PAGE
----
British Columbia

Majority of people surveyed by B.C. researchers say they are willing to receive COVID-19 vaccine

A new study by the B.C. Centre for Disease Control and the Women’s Health Research Institute found 83.9 per cent of survey respondents say they’re somewhat likely or very likely to get the shot when it is available to them.

B.C.'s vaccine rollout began Tuesday afternoon

Priority recipients for the vaccine are long-term care workers and the elderly. (Frank Gunn/The Canadian Press)

With doses of a COVID-19 vaccine already on B.C. soil, a new study shows many residents are ready to roll up their sleeves and get the shot when it is available to them.

Research conducted by the B.C. Centre for Disease Control (BCCDC) and the Women's Health Research Institute (WHRI) between August and December found 83.9 per cent of 4,637 residents between the ages of 25 and 69 are somewhat likely, or very likely, to receive the COVID-19 vaccine.

The question the group responded to was: If a COVID-19 vaccine were to become available to the public, and recommended for you, how likely are you to receive it?

Results were gleaned from an electronic survey sent primarily to women who were already participating in ongoing WHRI research about the impact of the pandemic on women. These recipients were then invited to share with male members of their household.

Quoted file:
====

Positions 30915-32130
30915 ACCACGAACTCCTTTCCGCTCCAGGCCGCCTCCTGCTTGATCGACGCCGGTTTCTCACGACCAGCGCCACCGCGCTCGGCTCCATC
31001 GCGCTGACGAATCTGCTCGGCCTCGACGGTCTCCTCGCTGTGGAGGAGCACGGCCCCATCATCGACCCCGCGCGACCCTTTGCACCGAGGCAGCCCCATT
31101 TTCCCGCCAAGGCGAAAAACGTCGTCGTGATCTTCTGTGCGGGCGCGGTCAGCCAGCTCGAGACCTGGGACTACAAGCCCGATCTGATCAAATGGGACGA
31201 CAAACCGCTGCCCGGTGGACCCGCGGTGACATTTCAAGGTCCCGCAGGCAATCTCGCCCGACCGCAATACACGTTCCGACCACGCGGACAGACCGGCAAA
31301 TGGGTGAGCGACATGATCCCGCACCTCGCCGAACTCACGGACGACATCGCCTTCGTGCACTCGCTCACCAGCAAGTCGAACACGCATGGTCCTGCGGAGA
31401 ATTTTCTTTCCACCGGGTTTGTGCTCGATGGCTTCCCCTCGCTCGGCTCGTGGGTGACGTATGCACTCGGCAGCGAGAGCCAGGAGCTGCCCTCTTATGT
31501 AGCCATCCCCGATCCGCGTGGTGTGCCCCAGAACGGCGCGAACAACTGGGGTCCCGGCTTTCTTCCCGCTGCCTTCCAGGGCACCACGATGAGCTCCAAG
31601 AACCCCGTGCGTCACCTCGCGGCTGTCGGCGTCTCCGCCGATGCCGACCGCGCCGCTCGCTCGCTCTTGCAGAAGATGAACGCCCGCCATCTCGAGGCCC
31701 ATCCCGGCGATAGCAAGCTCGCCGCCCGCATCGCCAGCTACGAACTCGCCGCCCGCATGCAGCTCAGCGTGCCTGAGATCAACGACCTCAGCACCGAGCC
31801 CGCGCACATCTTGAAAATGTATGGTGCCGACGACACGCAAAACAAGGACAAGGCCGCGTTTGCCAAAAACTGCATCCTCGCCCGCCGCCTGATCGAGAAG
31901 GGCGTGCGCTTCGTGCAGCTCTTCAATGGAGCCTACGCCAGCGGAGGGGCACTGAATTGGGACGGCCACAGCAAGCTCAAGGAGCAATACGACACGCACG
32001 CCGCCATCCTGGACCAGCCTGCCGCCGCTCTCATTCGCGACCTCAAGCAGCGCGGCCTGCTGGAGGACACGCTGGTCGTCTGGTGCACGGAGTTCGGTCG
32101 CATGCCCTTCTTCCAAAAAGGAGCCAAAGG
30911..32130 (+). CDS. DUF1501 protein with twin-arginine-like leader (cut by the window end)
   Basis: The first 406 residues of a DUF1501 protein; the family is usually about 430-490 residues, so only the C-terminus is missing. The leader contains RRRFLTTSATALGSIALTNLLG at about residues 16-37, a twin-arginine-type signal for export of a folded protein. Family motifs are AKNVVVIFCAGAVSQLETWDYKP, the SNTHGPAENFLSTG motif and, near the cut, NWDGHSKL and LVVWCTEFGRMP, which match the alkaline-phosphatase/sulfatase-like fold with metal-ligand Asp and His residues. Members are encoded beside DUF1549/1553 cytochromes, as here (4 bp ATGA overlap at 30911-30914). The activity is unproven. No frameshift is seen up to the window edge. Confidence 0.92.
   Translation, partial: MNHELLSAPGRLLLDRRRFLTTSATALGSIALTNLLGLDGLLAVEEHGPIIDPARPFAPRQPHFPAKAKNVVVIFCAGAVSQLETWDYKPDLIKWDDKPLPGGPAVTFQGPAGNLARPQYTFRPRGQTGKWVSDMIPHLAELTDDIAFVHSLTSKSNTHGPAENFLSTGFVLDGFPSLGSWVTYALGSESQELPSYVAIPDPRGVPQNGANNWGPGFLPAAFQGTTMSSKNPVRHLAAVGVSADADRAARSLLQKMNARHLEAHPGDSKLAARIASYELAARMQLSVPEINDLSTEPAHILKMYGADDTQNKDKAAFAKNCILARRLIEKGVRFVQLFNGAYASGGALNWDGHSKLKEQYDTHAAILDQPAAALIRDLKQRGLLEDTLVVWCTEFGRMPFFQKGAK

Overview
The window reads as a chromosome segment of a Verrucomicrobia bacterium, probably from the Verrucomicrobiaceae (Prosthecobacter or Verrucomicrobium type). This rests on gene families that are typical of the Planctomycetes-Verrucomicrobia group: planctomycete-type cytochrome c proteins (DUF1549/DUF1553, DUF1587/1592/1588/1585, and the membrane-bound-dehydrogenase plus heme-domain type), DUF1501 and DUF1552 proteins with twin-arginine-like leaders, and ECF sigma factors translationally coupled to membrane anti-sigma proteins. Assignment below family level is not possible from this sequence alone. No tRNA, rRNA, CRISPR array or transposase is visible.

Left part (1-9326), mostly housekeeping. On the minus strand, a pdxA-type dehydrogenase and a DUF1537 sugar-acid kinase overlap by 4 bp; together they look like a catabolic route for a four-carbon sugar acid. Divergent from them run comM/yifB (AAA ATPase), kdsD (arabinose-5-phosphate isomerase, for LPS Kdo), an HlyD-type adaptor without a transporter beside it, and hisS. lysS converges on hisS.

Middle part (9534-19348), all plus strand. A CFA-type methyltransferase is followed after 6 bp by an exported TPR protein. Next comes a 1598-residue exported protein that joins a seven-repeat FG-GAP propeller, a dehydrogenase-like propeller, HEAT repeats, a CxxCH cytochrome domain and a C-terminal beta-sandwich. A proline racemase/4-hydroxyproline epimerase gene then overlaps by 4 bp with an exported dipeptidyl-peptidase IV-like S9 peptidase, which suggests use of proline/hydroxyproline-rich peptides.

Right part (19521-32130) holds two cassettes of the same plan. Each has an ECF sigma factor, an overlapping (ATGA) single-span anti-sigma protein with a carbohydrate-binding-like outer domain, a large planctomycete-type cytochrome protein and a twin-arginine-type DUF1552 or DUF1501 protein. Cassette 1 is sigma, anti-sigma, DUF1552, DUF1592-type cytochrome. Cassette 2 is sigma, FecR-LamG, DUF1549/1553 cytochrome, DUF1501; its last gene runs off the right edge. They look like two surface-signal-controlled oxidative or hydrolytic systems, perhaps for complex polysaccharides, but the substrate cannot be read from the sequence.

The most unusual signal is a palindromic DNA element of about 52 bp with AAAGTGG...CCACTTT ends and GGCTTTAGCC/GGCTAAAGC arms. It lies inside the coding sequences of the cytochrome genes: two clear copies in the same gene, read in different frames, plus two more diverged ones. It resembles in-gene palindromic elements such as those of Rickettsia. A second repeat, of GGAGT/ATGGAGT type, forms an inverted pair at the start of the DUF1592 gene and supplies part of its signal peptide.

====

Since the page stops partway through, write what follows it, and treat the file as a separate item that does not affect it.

Dr. Gina Ogilvie, one of the study's authors, says the resulting group is about 20 per cent male and that male respondents were more likely to say they intended to receive the vaccine than women.

"Often men are less likely to say they are going to get vaccinated," Ogilvie said Monday on The Early Edition, adding it was surprising to see men respond favourably.

A truck carrying COVID-19 vaccine crosses the Canada-U.S. border into B.C., on Monday, Dec. 12, 2020. (CBSA/Lestudio Neuf)

Turning intention into action

The demographic with the highest intention to vaccinate were those over 60, at 88.6 per cent. People in the 30 to 39 age group had the lowest intention, at 79.4 per cent.

Ogilvie said this information is useful for public health officials who want to make sure the intent to vaccinate translates into action.

One way to build and maintain trust among British Columbians, she said, is for those health officials to continuously monitor and share updates about ongoing vaccine research.

"The clinical trials have shown that they are very safe but people want ongoing long-term data," said Ogilvie.

She said it is also important for public health leaders to be on social media, providing trusted sources of information that can help counteract false vaccine information flourishing in the "dark corners of the internet."

B.C. gave its first vaccinations Tuesday, marking a "momentous" move in the province's fight against COVID-19, according to B.C.'s provincial health officer. 

The shipment of 3,900 doses of the Pfizer-BioNTech COVID-19 vaccine, which arrived in B.C. on Sunday night, will go to health-care workers and long-term care staff. They'll be administered at two vaccination sites in the Vancouver Coastal Health and Fraser Health regions.

The vaccine will be available next week in every health authority across B.C. as the province opens more sites. 

With files from The Early Edition

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